We have a crisis in ethics in the United States. For example, some of our largest financial companies packaged risky sub-prime mortgages into companies issuing bonds, falsely stamped with a "triple A" rating and sold them to the innocent public and they were forging documents on an industrial scale to foreclose fraudulently on countless homeowners. A study by scholars at the University of Chicago estimated that at any given moment fraud was being committed by from 11 to 13 percent of America's major corporations. Businesses have been lobbying for repeal of the Foreign Corrupt Practices Act to enable them to bribe foreign government officials without violating American law. Did it occur to officials of those major American corporations that what they wished to do is wrong, never mind whether it's illegal?

A recent nationwide study conducted by Christian Smith and a distinguished group of sociologists on the ethical judgments of young Americans resulted in appalling revelations. About the only wrong the young people agreed on was that murder and rape were bad. They uniformly thought conduct was ethical as long as they "felt good about it." The interviewers asked questions about right and wrong, ethical dilemmas and the meaning of life. They recount in a new book, "Lost in Transition," you see the young people groping to say anything sensible that matters. They just don't have the categories or vocabulary to do so. When asked to describe an ethical dilemma they had faced, two-thirds either couldn't answer the question or described problems that are not ethical at all, such as whether they had enough quarters to feed the meter at a parking spot. "Not many of them have previously given much or any thought to many of the kinds of questions about ethics that we asked," Smith and his co-authors noted.

The Vermont schools cannot address and correct a national problem, but they can crate a model for schools in other states. That is the realistic objective for a course I propose herein. Though I call it a course, it really isn't one. It's more an introduction to critical thinking against an ethical framework. There would be no homework, no tests, and no defined subject matter. There would be questions, discussions, perhaps arguments. The teacher would be a convener, a questioner, and a storyteller. In most cases there would be no correct answer as different cultures have different standards and any one culture may contain different and conflicting values.

How would it work? What would happen in class? The storyteller would first tell a story, say, an outline of Homer's "Illiad," and then ask questions about the story. The princes of Greece had made an oath to bring back Helen. Did it make sense for a thousand ships to sail to Troy and fight a 10-year war to bring back a wayward wife? He might ask questions about the values in the culture at the time of the story and compare it with our values. And if there are two stories, compare the values in each with the other. Students may be asked to take different sides of an issue and each would defend his view of the issue. The idea is for the storyteller to generate discussion among the students about ethical standards. The procedure should allow students to practice supporting their position verbally and to learn about some great classical stories from Greek myths to play of Shakespeare or Aesculus, to novels such as "Huckleberry Finn" or "The Scarlet Letter."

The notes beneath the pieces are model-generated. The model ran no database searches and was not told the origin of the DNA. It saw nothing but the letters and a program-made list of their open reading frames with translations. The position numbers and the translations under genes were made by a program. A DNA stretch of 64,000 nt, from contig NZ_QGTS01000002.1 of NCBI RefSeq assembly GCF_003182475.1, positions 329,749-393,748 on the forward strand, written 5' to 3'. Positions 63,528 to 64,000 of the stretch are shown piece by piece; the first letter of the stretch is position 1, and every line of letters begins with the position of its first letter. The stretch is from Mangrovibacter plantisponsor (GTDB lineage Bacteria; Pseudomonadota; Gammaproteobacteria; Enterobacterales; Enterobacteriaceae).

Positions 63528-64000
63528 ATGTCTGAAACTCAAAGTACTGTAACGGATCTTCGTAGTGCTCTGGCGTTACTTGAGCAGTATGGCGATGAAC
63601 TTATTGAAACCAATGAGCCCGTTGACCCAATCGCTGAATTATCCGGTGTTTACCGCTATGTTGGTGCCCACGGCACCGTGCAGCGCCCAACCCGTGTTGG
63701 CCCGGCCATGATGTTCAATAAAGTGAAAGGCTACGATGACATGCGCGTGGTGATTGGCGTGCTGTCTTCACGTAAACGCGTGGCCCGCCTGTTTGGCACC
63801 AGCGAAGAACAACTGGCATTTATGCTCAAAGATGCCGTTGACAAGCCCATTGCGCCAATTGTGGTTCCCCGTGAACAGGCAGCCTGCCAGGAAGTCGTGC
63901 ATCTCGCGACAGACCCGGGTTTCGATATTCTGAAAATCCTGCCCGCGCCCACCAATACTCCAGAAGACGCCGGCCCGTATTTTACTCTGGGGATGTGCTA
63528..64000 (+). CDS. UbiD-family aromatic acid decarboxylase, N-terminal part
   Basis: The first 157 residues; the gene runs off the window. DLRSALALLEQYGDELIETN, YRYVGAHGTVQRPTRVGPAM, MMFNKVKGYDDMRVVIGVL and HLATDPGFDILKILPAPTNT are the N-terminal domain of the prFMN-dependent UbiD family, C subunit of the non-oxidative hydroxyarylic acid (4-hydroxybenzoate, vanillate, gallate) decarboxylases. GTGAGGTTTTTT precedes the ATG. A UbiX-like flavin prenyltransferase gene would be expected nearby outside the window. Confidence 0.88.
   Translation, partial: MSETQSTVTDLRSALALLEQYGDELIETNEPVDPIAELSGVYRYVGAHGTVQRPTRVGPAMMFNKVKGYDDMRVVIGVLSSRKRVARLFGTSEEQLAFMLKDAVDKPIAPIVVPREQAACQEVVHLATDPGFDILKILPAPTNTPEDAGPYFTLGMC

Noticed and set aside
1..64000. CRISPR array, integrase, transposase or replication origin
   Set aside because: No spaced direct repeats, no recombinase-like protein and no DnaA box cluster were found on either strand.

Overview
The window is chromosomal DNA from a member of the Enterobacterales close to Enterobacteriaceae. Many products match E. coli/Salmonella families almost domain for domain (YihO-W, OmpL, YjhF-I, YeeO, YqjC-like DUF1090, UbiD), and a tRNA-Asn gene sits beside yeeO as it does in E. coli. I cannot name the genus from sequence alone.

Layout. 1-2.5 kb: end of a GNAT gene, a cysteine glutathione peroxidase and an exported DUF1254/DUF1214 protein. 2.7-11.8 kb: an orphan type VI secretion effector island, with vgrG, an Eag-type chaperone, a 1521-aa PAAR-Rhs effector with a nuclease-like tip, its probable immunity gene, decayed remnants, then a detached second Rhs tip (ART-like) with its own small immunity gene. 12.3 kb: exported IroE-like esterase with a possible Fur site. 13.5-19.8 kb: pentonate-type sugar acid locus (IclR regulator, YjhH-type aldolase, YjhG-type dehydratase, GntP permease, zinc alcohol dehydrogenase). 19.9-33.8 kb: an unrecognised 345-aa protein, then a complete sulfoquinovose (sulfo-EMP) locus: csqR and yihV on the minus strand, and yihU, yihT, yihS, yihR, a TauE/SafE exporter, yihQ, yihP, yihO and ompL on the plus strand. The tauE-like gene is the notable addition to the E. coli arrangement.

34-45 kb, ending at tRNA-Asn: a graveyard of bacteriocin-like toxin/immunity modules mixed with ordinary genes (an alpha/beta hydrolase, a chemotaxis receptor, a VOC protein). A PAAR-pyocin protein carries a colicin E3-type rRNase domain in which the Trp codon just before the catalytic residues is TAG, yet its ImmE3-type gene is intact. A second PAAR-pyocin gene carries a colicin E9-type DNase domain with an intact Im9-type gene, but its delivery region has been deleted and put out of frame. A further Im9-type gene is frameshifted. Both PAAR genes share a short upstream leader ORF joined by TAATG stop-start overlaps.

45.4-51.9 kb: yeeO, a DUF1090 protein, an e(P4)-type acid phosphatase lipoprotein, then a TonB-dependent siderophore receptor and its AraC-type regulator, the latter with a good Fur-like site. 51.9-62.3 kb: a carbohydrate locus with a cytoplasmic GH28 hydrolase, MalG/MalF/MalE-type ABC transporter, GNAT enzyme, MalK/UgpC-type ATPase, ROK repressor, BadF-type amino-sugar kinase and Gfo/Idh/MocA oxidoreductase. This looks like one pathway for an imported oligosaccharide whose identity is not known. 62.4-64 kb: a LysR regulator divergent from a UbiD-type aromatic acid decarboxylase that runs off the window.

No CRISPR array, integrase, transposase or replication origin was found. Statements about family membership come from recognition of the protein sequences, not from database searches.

There are living situations where students could be taken on a field trip to court to sit through a criminal trial and then discuss how they would have voted had they been on the jury. A sentencing hearing is another possibility for testing a person's judgment concerning a crime. Perhaps arrangements could be made with the governor's office to let students sit in on clemency hearings so that they could discuss later whether and to what degree they would have granted clemency.

Our storyteller is not expected to read to, or read with, our students, but he or she should know and love the stories and be able to read passages from them to help the students think about ethical issues. They may want to return to the original works later in life. In the end we might ask the students to think of stories or situations, which highlight ethical issues. Our students would not then be like the young people Christian Smith and his colleagues interviewed for his study. They would not say conduct it ethical "if it makes you feel good."

Over the course of 12 years of education, we could achieve the important objective of teaching Vermont's students how to think critically about accepted judgments. The proposed course could change the way they look at the world and open their minds to reach for different goals. If, at the end, they were asked to write their own imaginary obituary to focus their minds on what they would like to accomplish in this life, it would be a very different obituary from what it would have been without this little program.

Mark P. Schlefer has practiced law for 55 years. He received seven air medals and four Presidential Citations for his service in the Army Air Force during World War II and graduated from Harvard Law School in 1949. He was one of the three draftsmen of the original Freedom of Information Act. He lives in Putney.